MCM13: Week 11 Training with Hansons Marathon Method

Co-owner, Metro Run & Walk, Certified Pedorthist, and Runner

Co-owner, Metro Run & Walk, Certified Pedorthist, and Runner

Hopefully the challenges that faced me last week with blisters, a sore toe and lung pain are indeed behind me.  I look forward to this week with anticipation and the expectation that I will be back on track.

Week 11 introduces the Strength workouts and takes another pretty big jump with a total of 54 miles this week.  The additional miles are added in the Tuesday Strength workout which totals 8-10 miles depending on how long a warm-up and recovery you do, and the Long run topping out at the magical 16 miles.

When Strength workouts are added to the schedule, the goal of training shifts from improving the VO2 max to maintaining the VO2 max and preparing the body to handle the fatigue associated with marathon running… At this point in the plan, everything the runner is doing is focused solely on marathon preparation.

The benefits of strength workouts include:

— improved lactate clearance

— improved lactate tolerance

— improved endurance at faster paces

— improved O2 delivery via a stronger heart

— improved running economy

The guidelines indicate that Strength workouts are designed to be run 10 seconds per mile faster than goal marathon pace.  Recovery between strength intervals are managed so that they are less than 50% of the duration of the intervals.

Hansons also recommends that the warm-up and cooldown increase from the 1-2 miles that I’ve been doing for the Speed workouts to 1.5-3 miles for the Strength.

While I’ll read and re-read this section several times this week, I think I understand and am ready.

This week I am listening to Emile Zola’s classic Thérèse Raquin narrated by Kate WinsletThérèse Raquin is the story of a young woman forced into an unhappy marriage to her dull, sickly cousin and smothered by her overbearing aunt. When her husband’s childhood friend enters her life, it leads to a torrid affair that sets her spirit free for the first time, but with shattering consequences.

This audio book is another in the A-List collection which features classics narrated by celebrities.  If you remember, last week I finished Being There narrated by Dustin Hoffman and absolutely loved it.  Early impressions on  Thérèse Raquin are mixed.  Kate Winslet does a great job but the pace of the story is pretty slow.  We’ll see.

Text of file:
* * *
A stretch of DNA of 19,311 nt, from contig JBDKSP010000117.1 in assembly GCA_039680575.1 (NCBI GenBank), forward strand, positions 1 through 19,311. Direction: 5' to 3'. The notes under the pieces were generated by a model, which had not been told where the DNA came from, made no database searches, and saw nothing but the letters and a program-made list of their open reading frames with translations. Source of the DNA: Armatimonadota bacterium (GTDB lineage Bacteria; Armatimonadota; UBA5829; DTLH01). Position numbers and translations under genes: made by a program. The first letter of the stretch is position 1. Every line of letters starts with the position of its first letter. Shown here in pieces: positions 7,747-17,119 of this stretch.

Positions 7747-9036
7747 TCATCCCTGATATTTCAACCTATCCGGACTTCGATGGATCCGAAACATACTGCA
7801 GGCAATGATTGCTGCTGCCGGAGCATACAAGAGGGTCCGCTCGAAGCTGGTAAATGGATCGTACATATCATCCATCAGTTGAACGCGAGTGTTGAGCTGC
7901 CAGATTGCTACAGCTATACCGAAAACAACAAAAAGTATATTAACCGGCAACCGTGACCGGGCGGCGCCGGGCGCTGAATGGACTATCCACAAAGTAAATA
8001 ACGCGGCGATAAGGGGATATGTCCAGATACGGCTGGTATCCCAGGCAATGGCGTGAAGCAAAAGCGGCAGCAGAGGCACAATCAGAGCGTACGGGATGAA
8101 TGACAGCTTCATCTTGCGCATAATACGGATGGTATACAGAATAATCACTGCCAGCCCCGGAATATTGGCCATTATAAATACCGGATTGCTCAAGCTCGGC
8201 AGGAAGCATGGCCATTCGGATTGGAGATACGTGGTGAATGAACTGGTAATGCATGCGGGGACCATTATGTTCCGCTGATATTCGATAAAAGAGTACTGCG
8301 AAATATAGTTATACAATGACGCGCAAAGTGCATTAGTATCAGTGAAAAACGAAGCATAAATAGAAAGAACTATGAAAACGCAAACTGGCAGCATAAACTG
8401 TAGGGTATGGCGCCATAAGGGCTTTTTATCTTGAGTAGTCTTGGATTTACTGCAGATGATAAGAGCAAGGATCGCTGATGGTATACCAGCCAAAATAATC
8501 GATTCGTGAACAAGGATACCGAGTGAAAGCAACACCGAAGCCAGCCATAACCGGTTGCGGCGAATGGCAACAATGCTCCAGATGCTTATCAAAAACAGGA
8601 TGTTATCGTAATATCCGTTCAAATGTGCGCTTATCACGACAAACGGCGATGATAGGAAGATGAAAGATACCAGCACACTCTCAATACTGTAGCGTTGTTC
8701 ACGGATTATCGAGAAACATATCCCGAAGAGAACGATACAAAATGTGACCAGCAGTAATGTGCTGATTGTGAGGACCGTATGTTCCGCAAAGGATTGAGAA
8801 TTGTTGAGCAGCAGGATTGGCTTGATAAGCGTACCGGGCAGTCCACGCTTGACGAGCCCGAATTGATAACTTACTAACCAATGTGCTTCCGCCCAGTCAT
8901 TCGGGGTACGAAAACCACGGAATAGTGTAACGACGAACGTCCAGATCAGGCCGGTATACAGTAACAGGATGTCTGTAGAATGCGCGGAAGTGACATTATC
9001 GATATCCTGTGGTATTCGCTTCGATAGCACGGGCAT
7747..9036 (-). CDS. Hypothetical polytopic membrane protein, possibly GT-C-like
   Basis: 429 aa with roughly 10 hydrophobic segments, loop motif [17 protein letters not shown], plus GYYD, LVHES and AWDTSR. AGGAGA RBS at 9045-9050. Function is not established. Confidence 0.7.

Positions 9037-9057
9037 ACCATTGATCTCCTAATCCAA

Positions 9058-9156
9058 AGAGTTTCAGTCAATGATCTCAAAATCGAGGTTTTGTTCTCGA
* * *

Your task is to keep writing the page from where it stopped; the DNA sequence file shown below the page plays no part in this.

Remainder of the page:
Week 11 Plan vs Actual

Week 11 Plan vs Actual

Monday 8/27

Easy 5 today.  Finally the mornings are a little cooler and less humid.  I enjoyed my easy run although I ran a little too fast for an Easy run which for me should be 10-11 minute/mile pace.

Tuesday 8/27

What a beautiful morning!  Cooler, low humidity.  A great morning for a run.

I start with a nice easy 1.6 mile warmup at 10:36 pace.  I’ll be doing my 1 mile repeats along the Fairfax County Parkway between Stringfellow Rd and Rugby Rd.  Its mostly flat and the Applegrove Runner Runners have used this area for many intervals and the path is marked every 400m.

Based on my marathon goal of 4:00, I should be running 9:00 miles for Strength workouts.   So here’s what I do:

1 mile @ 8:24
1 mile @ 8:51
1 mile @ 8:31
1 mile @ 8:25
1 mile @ 8:28

Every stinking one is too fast!  Not a little too fast, but A LOT too fast, except for the 2nd one.  Not only that, but I misread the plan and only did 5 intervals instead of 6.

Since these are less intense intervals than the speed intervals, you may be tempted to exceed the prescribed pace, but keep in mind that the adaptations you’re looking for specifically occur at that speed, no faster.

I lost sight of the plan and gave in to how great I was feeling.  After all, the intervals weren’t that hard physically and my ego was being stoked with how amazing was I running.  MISTAKE!!!!!  Anyone reading this also doing Hansons, don’t make the same mistake.  I paid for it as you’ll read in a bit.

Wednesday 8/28

Off!

Thursday 8/29

I have a little headache this morning which I come to realize is due to a loss of focus on daily hydration.  I’ve been busy running around taking of this and that and have only consumed about 20 oz of water during the core of the day and another 8 oz in the evening.

I’ve got a Tempo 8 to run this morning.  I head out and at first I think its another cool morning.  That notion was quickly dispelled.  It warmed up rather quickly.

I can’t quite get my legs moving properly until 1.25 miles, so again I’m grateful for the warm-up.  I start my Tempo run and my pace is all over the place!  9:36 – 8:14 and everywhere in between.  My legs feel really fatigued as well.

Well of course, they do, Dummy!  You ran way too fast on Tuesday and stressed your entire system.

I’ve taken to running with the Camelbak Marathoner pack which allows me to carry up to 70 ozs of liquid.  If I have a run of 8 miles or more where there is no place to replenish a water bottle, I wear the Camelbak.  This morning, I’ve got about 45 ozs in which I’ve dissolved 2 Nuun tablets.  (Remember the directions:  dissolve 1 tablet in 16ozs water.)